Note: This post was originally published on March 26, 2019.
When he’s not running a show, co-creator of Billions, Brian Koppelman hosts a podcast called The Moment. Each hour-long session is a conversation about the creative process and pivotal moments in creative careers. Koppelman talks to people in various forms and stages of their creative lives about inflection points, the moments they sensed something shifted for them in their careers. Having listened to several of these conversations in his archive, its always a treat to hear how people get to live their professional dreams, be they restaurateurs, musicians, writers or actors. Back when he first publicized the podcast, I had this twee Twitter exchange with him. Continue reading “Throwback Thursday to Damian Lewis on The Moment with Brian Koppelman”
“Your instincts are wrong. Animals rely on instincts for their daily survival, but we are not beasts. We are not lions or sharks or vultures. We are civilized, and civilization only works if instincts are suppressed. So do your bit for society and ignore those dark desires inside you.” – The Abstainer’s Handbook (second edition), p. 54
The Radleys is seemingly an ordinary suburban family. They live at 17 Orchard Lane in the village of Bishopthorpe, Yorkshire. Peter Radley is an overworked general practitioner. His wife Helen is an amateur artist who paints apple trees in watercolor. Their marriage has got distant over the years. Peter and Helen have two teenage children who attend the local high school. Rowan, their 17 year old son, suffers from rashes and chronic insomnia and reads Lord Byron .Clara, their 15 year old daughter, has recently become a vegan with the hopes of having animals treat her better.
Despite their best efforts to live like the next family, The Radleys are perceived to be “a little odd” by their fellow villagers. The family has their curtains closed at all times. They love their meat almost raw but choke on garlic. The amount of factor 60 sunscreen Rowan uses on his skin is off the charts. Clara is extremely pale and fragile. The Radley children are called freaks and bullied at school.
“I’m looking forward to getting out there and playing the songs I’ve written and been recording for my debut album. Be good to be back on stage, this time with a guitar in my hand.”
You know what I did in the title, don’t you? If you know a certain ginger man who thinks he is the “second coming of Elvis” that is returning to stage with a guitar in hand, you go and title your related post after a lesser known Elvis gem.
So… if you are not living under a rock, you know that Damian returned to stage, this time, with a guitar in hand turning his fantasies into reality. He released a few singles in spring 2023 followed by his highly acclaimed first album ‘Mission Creep’ in June, and is already working a second album. He did live gigs in London, played at music festivals, rocked the paddock at the British Grand Prix, and went on a UK tour the second part of which is coming up in March.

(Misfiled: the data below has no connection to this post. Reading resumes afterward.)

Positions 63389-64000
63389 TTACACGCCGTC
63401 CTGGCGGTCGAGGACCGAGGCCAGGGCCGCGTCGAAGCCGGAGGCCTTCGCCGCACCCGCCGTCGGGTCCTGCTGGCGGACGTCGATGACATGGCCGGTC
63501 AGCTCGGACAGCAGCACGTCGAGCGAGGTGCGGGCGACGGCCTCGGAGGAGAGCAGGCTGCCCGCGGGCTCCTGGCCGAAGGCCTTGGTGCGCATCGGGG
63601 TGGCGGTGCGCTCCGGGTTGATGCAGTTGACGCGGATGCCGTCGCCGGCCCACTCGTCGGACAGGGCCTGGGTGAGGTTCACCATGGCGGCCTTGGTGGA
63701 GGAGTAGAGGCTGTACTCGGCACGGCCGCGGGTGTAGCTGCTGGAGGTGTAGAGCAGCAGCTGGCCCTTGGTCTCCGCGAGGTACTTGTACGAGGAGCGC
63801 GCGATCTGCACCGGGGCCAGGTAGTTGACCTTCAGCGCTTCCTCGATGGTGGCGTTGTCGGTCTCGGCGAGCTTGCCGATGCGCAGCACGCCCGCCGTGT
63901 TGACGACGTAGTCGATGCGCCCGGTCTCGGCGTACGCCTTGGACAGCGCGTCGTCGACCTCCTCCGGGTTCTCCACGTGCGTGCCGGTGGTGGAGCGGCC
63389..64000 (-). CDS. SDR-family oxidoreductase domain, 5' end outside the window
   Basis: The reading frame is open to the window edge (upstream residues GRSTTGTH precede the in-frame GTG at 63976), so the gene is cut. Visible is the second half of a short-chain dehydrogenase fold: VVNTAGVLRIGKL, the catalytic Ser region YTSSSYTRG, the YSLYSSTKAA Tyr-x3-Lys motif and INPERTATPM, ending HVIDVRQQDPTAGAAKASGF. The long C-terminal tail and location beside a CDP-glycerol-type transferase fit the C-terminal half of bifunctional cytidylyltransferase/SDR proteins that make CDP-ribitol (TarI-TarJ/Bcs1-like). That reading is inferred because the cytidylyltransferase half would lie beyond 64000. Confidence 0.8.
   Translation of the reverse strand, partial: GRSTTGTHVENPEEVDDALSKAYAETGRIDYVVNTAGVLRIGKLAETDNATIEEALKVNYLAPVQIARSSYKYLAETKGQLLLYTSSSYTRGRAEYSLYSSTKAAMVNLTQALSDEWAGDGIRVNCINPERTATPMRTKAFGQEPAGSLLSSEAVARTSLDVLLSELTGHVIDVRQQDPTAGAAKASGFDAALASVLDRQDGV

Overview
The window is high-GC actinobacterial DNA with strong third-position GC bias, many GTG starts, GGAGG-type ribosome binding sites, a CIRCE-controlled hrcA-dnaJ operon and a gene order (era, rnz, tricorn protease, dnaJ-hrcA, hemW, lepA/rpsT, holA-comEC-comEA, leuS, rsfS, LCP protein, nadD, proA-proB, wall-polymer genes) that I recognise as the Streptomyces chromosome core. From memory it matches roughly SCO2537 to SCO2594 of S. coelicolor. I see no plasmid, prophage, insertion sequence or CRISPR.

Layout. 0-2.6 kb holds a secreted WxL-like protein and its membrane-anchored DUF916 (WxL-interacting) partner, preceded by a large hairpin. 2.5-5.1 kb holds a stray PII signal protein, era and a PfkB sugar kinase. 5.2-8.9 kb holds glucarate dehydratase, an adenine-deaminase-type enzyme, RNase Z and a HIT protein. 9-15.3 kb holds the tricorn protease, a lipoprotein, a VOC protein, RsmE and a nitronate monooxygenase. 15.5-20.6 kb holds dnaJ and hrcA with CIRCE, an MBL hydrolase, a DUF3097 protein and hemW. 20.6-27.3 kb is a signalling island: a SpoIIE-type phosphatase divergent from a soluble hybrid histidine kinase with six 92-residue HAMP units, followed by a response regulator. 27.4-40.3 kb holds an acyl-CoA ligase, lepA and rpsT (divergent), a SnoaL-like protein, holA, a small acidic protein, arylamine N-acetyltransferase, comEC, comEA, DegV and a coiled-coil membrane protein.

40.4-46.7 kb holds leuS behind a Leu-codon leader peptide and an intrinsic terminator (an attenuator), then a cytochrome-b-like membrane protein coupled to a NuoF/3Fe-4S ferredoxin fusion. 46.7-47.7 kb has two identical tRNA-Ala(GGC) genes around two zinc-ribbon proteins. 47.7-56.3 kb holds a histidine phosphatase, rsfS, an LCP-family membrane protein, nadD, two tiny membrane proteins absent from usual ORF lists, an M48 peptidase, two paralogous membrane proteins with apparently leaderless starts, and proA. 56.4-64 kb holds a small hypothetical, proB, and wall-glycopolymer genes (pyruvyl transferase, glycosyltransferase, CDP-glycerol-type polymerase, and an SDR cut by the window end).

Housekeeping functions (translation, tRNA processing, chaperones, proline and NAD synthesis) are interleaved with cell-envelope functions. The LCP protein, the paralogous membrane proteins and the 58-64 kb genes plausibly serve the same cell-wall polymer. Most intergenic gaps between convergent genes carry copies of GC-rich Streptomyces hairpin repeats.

Damianista’s note (02/15/2024): When a good friend shares this picture from Damian’s dressing room with you, you know it is time to travel back to 2009 and re-visit our guy in The Misanthrope. It is Damian’s handwriting on the mirror: I would recognize that capital “G” anywhere. And it says ““Rouse tempers, goad and lacerate, raise a whirlwind.” A little research shows that this was Kenneth Tynan’s lifelong motto, pinned above his desk at the National Theatre when he was its literary manager. ENJOY!
It was 2009 when Damian played the lead role of Alceste in Martin Crimp’s modernized version of Moliere’s 17th century comedy. After his appearance in The Misanthrope he was not seen on stage again until American Buffalo six years later. Dare we say, The Misanthrope marked a turning point for Damian, the last one where he was the nearly A-list actor playing against decidedly A-list’er Keira Knightley. NOW, of course, he is not nearly anything but a full-blown highly sought commodity on stage and screen. In this post, I’ll tell you a bit about the play, then, beg your indulgence as I wax philosophical about the extent to which the themes of the play translate to Damian’s own career trajectory.
I was there in the room when Damian and Helen read love poems to each other from The Love Book, a brilliant collection of classic and contemporary love poems that vary from Shakespeare to E.E. Cummings to Maya Angelou coming together in a book as well as in an app. It was a moving and intimate hour with a powerhouse husband and wife team reading poems, teasing each other, and sharing their dynamic chemistry with the audience. And could there be anything better to share with the fandom on World Poetry Day?
It turns out that when the festival inquired about a possible video recording of the reading in 2014, Helen and Damian said no. Damian tellsThe Sunday Times: